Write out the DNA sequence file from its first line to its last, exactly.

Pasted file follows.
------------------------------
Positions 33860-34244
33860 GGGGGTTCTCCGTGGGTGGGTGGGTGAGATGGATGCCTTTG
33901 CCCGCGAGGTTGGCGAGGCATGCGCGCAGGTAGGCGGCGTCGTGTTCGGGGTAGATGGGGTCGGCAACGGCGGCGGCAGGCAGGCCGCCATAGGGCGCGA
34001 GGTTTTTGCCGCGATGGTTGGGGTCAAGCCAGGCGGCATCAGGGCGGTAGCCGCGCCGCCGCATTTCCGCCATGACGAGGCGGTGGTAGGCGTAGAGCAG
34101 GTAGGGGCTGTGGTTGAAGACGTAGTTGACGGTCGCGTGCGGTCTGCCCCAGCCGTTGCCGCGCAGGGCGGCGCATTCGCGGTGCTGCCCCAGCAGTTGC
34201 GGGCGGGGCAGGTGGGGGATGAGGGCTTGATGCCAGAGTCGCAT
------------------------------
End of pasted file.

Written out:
Positions 33860-34244
33860 GGGGGTTCTCCGTGGGTGGGTGGGTGAGATGGATGCCTTTG
33901 CCCGCGAGGTTGGCGAGGCATGCGCGCAGGTAGGCGGCGTCGTGTTCGGGGTAGATGGGGTCGGCAACGGCGGCGGCAGGCAGGCCGCCATAGGGCGCGA
34001 GGTTTTTGCCGCGATGGTTGGGGTCAAGCCAGGCGGCATCAGGGCGGTAGCCGCGCCGCCGCATTTCCGCCATGACGAGGCGGTGGTAGGCGTAGAGCAG
34101 GTAGGGGCTGTGGTTGAAGACGTAGTTGACGGTCGCGTGCGGTCTGCCCCAGCCGTTGCCGCGCAGGGCGGCGCATTCGCGGTGCTGCCCCAGCAGTTGC
34201 GGGCGGGGCAGGTGGGGGATGAGGGCTTGATGCCAGAGTCGCAT